Returning to Finland, post-exchange stress, and future stories

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I returned to Finland in early August, and plunged right back into school. From tutoring freshmen to moving house and focusing on my grad thesis, I’ve been submerged in work, and blogging – here and social media alike – has become something I can hardly think about.

So, where’d a full year go?

I like to pretend I didn’t have a culture shock coming back, and I even felt glad to be back, but the more distant my exchange year grows the harder it feels to be here and not there. Finland is currently in the midst of roaring currents with the European refugee crisis, domestic politics being an utter mess, and education being the first thing they’re cutting funds from, meaning my university is kind of holding on for dear life trying to come through in one piece. I spent a year in a vacuum without having to think about any of this, so it feels like I’d been punched in the face. On top of that I feel kind of like I was the foreigner: not only do I make social faux passes all the time and behave a little strange in public places (what do you mean Europeans don’t hand cash and cards with two hands or at least with one hand on top of the money-offering arm?), I also feel like I didn’t really belong here anymore. I’ve seen and lived in a place I felt was homely and welcoming. Here, people shun away from strangers just as much, but I don’t feel like I have very much left here for me.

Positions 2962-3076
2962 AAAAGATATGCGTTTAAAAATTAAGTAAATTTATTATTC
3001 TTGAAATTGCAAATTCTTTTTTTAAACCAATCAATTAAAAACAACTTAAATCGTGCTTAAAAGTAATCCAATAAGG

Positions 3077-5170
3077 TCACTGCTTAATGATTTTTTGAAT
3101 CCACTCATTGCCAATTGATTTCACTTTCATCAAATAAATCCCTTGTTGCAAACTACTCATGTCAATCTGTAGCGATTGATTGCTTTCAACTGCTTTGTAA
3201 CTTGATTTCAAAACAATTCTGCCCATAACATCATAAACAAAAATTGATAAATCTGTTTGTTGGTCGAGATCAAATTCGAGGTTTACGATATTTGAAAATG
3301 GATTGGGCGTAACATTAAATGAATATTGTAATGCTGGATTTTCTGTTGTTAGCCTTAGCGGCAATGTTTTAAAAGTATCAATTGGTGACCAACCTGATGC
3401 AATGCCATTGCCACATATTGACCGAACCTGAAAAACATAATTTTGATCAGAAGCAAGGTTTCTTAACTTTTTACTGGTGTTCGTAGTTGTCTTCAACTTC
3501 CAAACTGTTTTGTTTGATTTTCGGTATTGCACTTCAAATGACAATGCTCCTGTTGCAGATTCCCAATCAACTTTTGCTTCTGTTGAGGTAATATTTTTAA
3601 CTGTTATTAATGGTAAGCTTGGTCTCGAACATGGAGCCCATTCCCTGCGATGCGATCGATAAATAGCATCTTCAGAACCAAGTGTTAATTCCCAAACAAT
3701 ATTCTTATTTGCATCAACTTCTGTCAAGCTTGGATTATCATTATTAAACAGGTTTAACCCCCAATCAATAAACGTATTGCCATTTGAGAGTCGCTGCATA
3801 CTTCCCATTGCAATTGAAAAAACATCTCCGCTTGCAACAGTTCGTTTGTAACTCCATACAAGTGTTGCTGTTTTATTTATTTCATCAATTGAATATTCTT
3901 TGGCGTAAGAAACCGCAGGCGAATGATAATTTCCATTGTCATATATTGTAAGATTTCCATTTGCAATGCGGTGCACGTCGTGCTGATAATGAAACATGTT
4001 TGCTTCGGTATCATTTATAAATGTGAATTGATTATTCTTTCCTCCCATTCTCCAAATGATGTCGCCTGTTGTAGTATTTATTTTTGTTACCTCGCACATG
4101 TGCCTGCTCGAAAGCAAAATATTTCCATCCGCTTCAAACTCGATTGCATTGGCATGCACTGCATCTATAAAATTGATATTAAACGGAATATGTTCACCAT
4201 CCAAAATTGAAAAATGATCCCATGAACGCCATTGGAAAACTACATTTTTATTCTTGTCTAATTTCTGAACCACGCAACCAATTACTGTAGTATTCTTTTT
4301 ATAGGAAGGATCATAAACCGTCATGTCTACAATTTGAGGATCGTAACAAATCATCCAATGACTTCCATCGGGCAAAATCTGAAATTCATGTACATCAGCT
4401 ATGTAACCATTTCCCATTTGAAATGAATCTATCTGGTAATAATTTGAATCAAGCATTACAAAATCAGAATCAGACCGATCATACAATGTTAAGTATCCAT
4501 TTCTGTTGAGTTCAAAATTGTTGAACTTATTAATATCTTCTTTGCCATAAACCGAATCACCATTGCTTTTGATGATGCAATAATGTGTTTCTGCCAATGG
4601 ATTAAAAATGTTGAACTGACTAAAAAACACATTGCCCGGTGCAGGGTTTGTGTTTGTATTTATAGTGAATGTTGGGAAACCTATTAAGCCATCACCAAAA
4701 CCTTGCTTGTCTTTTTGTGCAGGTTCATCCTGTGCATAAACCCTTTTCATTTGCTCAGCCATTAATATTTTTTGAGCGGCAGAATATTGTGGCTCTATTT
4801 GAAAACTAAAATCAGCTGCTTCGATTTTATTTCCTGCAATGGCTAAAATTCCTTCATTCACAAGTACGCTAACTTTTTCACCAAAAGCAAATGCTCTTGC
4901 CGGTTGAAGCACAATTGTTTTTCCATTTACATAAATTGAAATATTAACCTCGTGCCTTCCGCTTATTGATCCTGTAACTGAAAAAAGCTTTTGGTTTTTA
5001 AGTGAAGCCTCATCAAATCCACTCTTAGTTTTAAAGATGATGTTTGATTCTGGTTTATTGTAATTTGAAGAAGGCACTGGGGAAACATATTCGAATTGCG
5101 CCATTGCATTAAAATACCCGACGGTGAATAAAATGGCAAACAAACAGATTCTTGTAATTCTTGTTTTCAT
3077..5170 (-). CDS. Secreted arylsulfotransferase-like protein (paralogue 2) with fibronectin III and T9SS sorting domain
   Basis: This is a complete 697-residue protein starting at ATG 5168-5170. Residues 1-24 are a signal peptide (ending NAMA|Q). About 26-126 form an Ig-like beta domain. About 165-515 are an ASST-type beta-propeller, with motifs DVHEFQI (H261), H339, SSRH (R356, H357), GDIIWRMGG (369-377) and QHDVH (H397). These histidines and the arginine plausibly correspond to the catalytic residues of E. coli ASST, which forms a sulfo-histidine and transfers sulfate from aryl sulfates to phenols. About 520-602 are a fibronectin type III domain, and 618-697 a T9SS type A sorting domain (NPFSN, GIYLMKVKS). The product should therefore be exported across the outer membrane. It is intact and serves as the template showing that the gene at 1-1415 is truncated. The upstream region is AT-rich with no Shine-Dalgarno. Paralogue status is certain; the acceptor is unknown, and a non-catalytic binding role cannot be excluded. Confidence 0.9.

Of course going anywhere on exchange is like a bubble where you’re relatively safe from danger and chaos, you’re under the protection of some school, family or organisation; and you don’t have to worry about things like your future, your economical stability, housing, and the like. It’s like a slightly more hands-down, long trip somewhere, and events and fun stuff is being shoved in your face. There’s no commitment. There’s only the slightest trace of having to engage. But I really felt like I needed to be there, and coming back to Finland feels just as temporary, like I never planned to stay long, anyway.

So, I’m going to graduate, and join the brain-leak as they say, and try flee this ship that’s going down very fast. (Domestic politics, like I said, is an utter mess and I’d rather not see where this overtly right-wing government gets us.)

Once my schedule clears up a bit I want to upload more photos. I did a trip to Busan and Gyeongju during my last few weeks, and took plenty of photos I want to share. But that’ll have to wait until I have time from my two jobs, thesis, and seminar paper. I feel like this isn’t exactly what I needed right now, but if it means I’ll be done with (this) school, then that’s something to work hard for.

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